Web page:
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Credit Suisse's (CS) Outlook Downgraded on Archegos Default

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Amid concerns about the company’s risk management framework, S&P Global Ratings, a division of S&P Global Inc. (SPGI - Free Report) , modified the outlook of Credit Suisse Group (CS - Free Report) to negative from stable.

Also, the long- and short-term issuer credit ratings on its primary operating bank, Credit Suisse AG and the group’s subsidiaries, were affirmed at A+/A-1. Additionally, the ratings agency affirmed the group’s non-operating holding company, Credit Suisse Group AG’s long-term issuer credit rating at BBB+.

The rating agency took this action as a fallout from the U.S. based hedge fund, supposedly Archegos Capital Management, defaulted on margin calls made last week by Credit Suisse, which thereafter reported a possibility to absorb material losses for its concentrated prime brokerage exposures to the same.

Some of the other banks that were affected by the default linked to Archegos Capital Management are Deutsche Bank (DB - Free Report) and Nomura Holdings (NMR - Free Report) . Deutsche Bank's exposure to the fund was very limited in comparison to others. Per a Bloomberg article, the bank did not incur any losses and is in the process of managing its position. On the other hand, Nomura estimates the amount of the claim to be nearly $2 billion based on the market prices as of Mar 26.

Rationale Behind Ratings

The negative outlook reflects the glitches in Credit Suisse’s risk management system and potential financial risks from the exposure to Greensill group as well.

Credit Suisse is one of the highly exposed banks to the U.S. hedge fund. Budding material losses from a single client exposure dawns upon Credit Suisse’s poor risk management quality, risk appetite as well as inadequacy in risk return profile. Credit Suisse’s risk profile remains complicated, and aggravates both financial and non-financial risks due to its investment banking and asset management activities.

S&P Global Ratings already reflected this in its evaluation of the group’s risk position as moderate and business profile as adequate. The likely U.S. hedge fund loss, subsequent to the recent shuttering of four supply-chain funds connected to Greensill, raises speculation about Credit Suisse’s exposure concentration management.

Credit Suisse’s relationship management with the U.S. hedge fund and Greensill group has potential to tarnish the bank’s reputation, which was already affected during the high-profile administration issues last year, ending with its CEO’s exit.

S&P Global Ratings anticipates that Credit Suisse’s financial turmoil might remain restrained, despite the risks because it believes in its capacity to absorb the negative financial impacts of the loss. Despite speculating that the accumulated likely losses related to both the events might impact the group’s 2021 results materially, the credit agency believes the group can report sound earnings and remain profitable holistically.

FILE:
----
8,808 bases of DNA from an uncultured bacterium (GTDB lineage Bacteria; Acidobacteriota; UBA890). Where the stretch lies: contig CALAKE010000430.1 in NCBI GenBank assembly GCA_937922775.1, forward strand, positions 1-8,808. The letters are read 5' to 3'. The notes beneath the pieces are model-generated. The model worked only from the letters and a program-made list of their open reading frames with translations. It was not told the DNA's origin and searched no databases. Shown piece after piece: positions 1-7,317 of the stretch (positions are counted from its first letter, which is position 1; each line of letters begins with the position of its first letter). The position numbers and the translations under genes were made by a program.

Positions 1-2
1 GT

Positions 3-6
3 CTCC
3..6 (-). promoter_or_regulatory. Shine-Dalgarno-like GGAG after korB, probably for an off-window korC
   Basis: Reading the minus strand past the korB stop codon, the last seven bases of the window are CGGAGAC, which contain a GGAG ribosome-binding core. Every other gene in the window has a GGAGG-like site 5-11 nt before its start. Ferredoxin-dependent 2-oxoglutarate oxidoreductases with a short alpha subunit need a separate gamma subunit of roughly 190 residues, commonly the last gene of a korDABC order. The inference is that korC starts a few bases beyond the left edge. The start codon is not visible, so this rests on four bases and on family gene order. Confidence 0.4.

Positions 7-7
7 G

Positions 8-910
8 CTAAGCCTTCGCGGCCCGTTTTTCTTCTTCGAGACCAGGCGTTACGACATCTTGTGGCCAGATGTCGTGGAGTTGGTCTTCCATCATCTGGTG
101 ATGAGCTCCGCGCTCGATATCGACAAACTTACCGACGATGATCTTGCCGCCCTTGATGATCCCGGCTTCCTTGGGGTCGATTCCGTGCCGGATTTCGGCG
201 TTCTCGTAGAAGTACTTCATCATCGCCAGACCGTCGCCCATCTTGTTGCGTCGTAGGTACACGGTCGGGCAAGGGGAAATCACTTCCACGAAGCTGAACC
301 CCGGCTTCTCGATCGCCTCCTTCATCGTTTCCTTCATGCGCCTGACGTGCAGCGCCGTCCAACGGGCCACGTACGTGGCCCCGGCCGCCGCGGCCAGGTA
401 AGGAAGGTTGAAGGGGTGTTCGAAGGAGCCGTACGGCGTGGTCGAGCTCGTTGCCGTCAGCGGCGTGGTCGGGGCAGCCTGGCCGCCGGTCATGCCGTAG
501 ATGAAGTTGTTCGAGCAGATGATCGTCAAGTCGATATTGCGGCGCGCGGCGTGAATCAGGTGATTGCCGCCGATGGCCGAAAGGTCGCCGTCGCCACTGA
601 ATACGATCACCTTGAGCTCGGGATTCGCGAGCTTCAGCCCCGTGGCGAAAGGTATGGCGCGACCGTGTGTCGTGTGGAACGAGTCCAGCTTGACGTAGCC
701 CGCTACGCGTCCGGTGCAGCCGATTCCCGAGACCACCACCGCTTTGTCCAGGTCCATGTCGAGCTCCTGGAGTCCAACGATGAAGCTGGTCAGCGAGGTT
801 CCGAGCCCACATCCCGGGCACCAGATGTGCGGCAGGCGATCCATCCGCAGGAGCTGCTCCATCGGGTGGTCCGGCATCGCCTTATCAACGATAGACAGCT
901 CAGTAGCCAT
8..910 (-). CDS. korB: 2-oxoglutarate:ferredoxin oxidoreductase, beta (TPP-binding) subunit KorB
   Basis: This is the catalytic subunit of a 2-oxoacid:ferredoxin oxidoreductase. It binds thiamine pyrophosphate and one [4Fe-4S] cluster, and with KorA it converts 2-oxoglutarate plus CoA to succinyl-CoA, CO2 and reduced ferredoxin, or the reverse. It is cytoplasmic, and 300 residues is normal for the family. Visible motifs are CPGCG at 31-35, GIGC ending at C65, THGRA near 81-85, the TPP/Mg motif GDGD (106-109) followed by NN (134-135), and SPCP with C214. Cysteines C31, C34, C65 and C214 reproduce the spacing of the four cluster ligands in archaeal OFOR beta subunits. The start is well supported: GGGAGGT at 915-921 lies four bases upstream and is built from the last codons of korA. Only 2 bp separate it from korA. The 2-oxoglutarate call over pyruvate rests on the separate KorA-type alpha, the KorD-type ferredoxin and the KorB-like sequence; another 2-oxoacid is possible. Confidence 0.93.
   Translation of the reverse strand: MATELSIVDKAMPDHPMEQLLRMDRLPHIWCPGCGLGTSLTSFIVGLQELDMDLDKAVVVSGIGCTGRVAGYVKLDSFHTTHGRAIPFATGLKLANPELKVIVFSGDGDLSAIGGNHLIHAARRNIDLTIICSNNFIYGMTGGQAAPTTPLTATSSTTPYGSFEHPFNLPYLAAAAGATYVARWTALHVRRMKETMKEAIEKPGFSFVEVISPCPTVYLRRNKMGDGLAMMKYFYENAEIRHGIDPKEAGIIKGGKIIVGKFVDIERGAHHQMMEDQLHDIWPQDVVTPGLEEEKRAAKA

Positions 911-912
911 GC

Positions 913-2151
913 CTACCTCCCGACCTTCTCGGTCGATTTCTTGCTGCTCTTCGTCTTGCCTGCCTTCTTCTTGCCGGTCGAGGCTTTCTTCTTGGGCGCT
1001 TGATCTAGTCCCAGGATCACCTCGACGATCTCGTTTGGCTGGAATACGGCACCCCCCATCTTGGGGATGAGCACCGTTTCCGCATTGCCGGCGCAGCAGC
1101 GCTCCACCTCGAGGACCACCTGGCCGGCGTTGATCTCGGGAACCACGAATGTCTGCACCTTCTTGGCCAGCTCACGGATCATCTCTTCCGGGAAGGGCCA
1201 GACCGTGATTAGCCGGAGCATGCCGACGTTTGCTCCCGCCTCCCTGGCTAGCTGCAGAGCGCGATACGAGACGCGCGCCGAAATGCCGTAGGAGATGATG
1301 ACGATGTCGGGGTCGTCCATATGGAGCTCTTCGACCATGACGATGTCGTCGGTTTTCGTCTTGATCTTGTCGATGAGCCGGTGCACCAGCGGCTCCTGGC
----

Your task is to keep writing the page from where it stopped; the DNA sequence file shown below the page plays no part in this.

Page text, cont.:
Credit Suisse records strong capital ratios, as per the rating agency’s projection of the group’s risk-adjusted capital ratio (RAC) of 12-13% by 2022, which is higher than majority of its peers. Currently, the rating agency opines that a ratio below 10% is highly unlikely.

When Can the Rating be Upgraded/Downgraded?

S&P Global Ratings can lower the ratings on the group in the near term, if its analysis reflects risk management deficits and it infers that the group’s risk-return position is not sufficiently represented in the current rating.

Moreover, the ratings can be trimmed if new substantial legal risks arise or the regulatory inspections into Credit Suisse’s business relations disclose any deterioration in fundamental management controls and governance. Finally, litigation costs, credit losses and fair-value alterations for loans majorly surpassing the credit agency’s base-case projections, resulting in lower than 10% RAC ratio, might also lead to pared down ratings.

Credit Suisse’s outlook can be revised to stable over the upcoming 12-24 months by the credit agency, if it is determined that any jeopardy arising from the U.S. hedge fund and Greensill group is adequately reflected in the group’s rating and that its risk management and governance framework are discerning and in tandem with its peers.

Price Performance & Zacks Rank

Over the past six months, shares of Credit Suisse have gained 10.9%, underperforming the 46.5% rally of the industry it belongs to.

Currently, the company carries a Zacks Rank #3 (Hold). You can see the complete list of today’s Zacks #1 Rank (Strong Buy) stocks here.

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